Elk are ruminants and therefore have four-chambered stomachs. Unlike white-tailed deer and moose, which are chiefly browsers, elk are similar to cattle in that they are primarily grazers. But like other deer, they also browse.[44][45] Elk have a tendency to do most of their feeding in the mornings and evenings, seeking sheltered areas in between feedings to digest. Their diets vary somewhat depending on the season, with native grasses being a year-round supplement, tree bark being consumed in winter, and forbs and tree sprouts during the summer. Elk consume an average of 9.1 kilograms (20 lb) of vegetation daily.[46] Particularly fond of aspen sprouts which rise in the spring, elk have had some impact on aspen groves which have been declining in some regions where elk exist.[47] Range and wildlife managers conduct surveys of elk pellet groups to monitor populations and resource use.[48][49]

Predators and defensive tactics[edit]

Aerial photograph a bull elk in winter being pursued by four wolves
Single bull elk in winter are vulnerable to predation by wolves.

Predators of elk include wolves, coyotes, brown and black bears, cougars, and Siberian tigers.[50][51]Coyote packs mostly prey on elk calves, though they can sometimes take a winter- or disease-weakened adult.[52] In the Greater Yellowstone Ecosystem, which includes Yellowstone National Park, bears are the most significant predators of calves[53] while healthy bulls have never been recorded to be killed by bears and such encounters can be fatal for bears.[54] The killing of cows in their prime is more likely to affect population growth than the killing of bulls or calves.[55]

Elk may avoid predation by switching from grazing to browsing. Grazing puts an elk in the compromising situation of being in an open area with its head down, leaving it unable to see what is going on in the surrounding area.[56] Living in groups also lessens the risk of an individual falling to predation. Large bull elk are less vulnerable and can afford to wander alone, while cows stay in larger groups for protection for their calves.[30]: 75  Bulls are more vulnerable to predation by wolves in late winter, after they have been weakened by months of chasing females and fighting.[55] Males that have recently lost their antlers are more likely to be preyed upon.[57]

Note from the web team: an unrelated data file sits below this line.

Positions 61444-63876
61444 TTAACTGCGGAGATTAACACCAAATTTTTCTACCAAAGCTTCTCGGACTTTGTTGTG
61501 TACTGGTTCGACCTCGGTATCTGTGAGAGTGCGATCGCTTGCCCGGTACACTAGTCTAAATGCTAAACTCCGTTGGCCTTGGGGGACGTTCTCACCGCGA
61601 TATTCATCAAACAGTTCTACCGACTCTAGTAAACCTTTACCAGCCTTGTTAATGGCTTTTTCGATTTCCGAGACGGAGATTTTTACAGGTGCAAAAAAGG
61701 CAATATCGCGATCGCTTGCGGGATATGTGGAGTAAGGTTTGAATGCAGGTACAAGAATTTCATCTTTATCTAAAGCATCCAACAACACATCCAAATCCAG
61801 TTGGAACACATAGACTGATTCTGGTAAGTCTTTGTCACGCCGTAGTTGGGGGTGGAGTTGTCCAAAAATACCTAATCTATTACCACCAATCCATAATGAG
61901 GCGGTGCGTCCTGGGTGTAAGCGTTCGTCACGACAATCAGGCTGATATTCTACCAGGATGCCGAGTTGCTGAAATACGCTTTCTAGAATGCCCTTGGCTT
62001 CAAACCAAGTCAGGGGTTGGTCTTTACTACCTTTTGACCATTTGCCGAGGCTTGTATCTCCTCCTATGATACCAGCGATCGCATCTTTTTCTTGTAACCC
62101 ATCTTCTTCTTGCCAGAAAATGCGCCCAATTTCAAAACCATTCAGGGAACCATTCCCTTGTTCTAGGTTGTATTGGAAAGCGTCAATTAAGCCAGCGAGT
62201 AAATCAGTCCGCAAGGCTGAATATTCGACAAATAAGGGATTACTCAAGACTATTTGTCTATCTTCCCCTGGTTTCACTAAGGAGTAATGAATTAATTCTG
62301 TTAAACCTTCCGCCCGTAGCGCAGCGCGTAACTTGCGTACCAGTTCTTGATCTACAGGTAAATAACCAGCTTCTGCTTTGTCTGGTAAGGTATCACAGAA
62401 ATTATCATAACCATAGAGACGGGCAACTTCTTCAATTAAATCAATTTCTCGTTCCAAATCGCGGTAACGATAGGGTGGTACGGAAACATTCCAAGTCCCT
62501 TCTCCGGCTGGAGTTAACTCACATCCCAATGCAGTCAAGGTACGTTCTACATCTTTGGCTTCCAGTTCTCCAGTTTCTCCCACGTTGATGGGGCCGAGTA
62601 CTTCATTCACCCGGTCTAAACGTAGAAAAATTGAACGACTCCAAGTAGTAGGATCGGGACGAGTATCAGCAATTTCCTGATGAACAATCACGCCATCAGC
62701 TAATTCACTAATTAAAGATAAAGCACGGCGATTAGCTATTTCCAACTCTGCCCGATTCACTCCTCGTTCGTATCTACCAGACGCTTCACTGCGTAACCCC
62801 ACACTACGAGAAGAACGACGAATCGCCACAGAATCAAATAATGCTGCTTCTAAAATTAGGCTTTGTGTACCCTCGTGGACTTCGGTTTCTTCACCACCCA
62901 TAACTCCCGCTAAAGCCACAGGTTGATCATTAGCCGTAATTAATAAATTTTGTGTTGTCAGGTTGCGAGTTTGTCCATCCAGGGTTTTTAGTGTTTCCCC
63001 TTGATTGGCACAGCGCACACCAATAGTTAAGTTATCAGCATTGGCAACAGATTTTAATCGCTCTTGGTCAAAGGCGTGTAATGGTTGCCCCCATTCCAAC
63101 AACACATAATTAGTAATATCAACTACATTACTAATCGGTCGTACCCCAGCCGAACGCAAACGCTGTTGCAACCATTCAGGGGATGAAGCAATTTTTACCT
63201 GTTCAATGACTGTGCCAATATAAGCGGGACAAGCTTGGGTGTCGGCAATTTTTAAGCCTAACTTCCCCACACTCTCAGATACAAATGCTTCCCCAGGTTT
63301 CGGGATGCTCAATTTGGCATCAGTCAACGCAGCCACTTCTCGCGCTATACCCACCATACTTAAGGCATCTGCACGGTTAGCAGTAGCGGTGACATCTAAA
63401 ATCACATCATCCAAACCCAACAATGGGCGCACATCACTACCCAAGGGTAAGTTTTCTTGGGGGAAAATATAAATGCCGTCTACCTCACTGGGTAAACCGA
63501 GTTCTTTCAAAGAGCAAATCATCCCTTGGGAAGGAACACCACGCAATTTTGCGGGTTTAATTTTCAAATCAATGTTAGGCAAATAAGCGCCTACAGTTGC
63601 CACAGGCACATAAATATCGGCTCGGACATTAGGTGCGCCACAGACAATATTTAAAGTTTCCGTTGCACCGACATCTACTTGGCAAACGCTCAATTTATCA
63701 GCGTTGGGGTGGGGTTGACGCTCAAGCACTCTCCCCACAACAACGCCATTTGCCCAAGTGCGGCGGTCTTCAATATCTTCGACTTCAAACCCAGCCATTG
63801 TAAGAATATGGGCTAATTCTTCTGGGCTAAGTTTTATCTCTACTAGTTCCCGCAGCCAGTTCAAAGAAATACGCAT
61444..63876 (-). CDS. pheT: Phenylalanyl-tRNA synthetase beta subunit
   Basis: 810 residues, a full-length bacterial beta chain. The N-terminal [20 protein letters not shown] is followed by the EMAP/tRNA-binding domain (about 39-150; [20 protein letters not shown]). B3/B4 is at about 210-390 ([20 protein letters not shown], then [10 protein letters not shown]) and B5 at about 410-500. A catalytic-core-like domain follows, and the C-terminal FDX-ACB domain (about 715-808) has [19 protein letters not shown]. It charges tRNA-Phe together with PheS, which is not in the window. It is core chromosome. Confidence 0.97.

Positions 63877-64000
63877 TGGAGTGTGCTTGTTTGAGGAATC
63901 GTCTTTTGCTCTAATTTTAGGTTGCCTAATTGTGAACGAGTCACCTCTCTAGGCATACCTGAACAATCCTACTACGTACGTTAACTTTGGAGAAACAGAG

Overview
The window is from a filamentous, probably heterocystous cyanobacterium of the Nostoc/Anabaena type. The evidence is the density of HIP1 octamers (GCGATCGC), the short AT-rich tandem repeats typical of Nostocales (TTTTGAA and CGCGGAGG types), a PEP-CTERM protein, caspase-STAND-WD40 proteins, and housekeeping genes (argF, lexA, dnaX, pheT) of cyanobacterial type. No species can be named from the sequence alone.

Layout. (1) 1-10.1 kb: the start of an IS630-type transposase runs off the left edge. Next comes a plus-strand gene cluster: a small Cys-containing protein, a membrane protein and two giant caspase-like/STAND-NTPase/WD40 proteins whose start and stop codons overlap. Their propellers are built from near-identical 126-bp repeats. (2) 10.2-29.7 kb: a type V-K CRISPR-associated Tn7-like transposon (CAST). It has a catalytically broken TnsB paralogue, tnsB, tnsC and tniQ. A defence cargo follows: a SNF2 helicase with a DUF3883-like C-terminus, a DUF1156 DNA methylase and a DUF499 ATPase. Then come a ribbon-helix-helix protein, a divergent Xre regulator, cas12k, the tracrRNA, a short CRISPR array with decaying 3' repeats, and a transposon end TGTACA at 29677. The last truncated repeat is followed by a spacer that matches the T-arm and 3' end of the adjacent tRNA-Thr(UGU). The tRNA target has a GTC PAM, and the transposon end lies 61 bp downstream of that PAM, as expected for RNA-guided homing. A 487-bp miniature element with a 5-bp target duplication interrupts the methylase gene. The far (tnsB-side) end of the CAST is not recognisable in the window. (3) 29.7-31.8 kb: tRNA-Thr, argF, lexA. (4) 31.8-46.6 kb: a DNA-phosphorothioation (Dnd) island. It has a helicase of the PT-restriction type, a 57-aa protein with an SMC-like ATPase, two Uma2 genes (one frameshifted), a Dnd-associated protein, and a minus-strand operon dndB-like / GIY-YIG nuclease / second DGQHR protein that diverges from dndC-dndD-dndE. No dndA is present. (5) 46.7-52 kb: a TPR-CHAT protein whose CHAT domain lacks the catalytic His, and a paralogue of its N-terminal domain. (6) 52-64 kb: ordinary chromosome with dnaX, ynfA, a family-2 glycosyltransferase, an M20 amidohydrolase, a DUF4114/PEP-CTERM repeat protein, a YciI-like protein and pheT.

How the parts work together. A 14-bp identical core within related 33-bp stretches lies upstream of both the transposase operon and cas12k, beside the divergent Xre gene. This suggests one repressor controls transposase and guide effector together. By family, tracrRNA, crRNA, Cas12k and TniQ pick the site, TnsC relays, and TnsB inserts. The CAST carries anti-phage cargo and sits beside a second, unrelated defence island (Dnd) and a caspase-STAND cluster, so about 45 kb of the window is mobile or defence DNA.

Parasites and disease[edit]

At least 53 species of protist and animal parasites have been identified in elk.[58] Most of these parasites seldom lead to significant mortality among wild or captive elk. Parelaphostrongylus tenuis (brainworm or meningeal worm) is a parasitic nematode known to affect the spinal cord and brain tissue of elk and other species, leading to death.[59] The definitive host is the white-tailed deer, in which it normally has no ill effects. Snails and slugs, the intermediate hosts, can be inadvertently consumed by elk during grazing.[60] The liver flukeFascioloides magna and the nematode Dictyocaulus viviparus are also commonly found parasites that can be fatal to elk.[61] Since infection by either of these parasites can be lethal to some commercial livestock species, their presence in elk herds is of some concern.

A bull elk in spring, shedding its winter coat and with its antlers covered in velvet

Chronic wasting disease, transmitted by a misfolded protein known as a prion, affects the brain tissue in elk, and has been detected throughout their range in North America. First documented in the late 1960s in mule deer, the disease has affected elk on game farms and in the wild in a number of regions. Elk that have contracted the disease begin to show weight loss, changes in behavior, increased watering needs, excessive salivation and urinating and difficulty swallowing, and at an advanced stage, the disease leads to death. No risks to humans have been documented, nor has the disease been demonstrated to pose a threat to domesticated cattle.[62] In 2002, South Korea banned the importation of elk antler velvet due to concerns about chronic wasting disease.[63]

The Gram-negativebacterial disease brucellosis occasionally affects elk in the Greater Yellowstone Ecosystem, the only place in the U.S. where the disease is still known to exist. In domesticated cattle, brucellosis causes infertility, abortions, and reduced milk production. It is transmitted to humans as undulant fever, producing influenza-like symptoms that may last for years. Though bison are more likely to transmit the disease to other animals, elk inadvertently transmitted brucellosis to horses in Wyoming and cattle in Idaho. Researchers are attempting to eradicate the disease through vaccinations and herd-management measures, which are expected to be successful.[64] Nevertheless, research has been ongoing since 2002, and a successful vaccine has yet to be developed as of 2016[update].[65]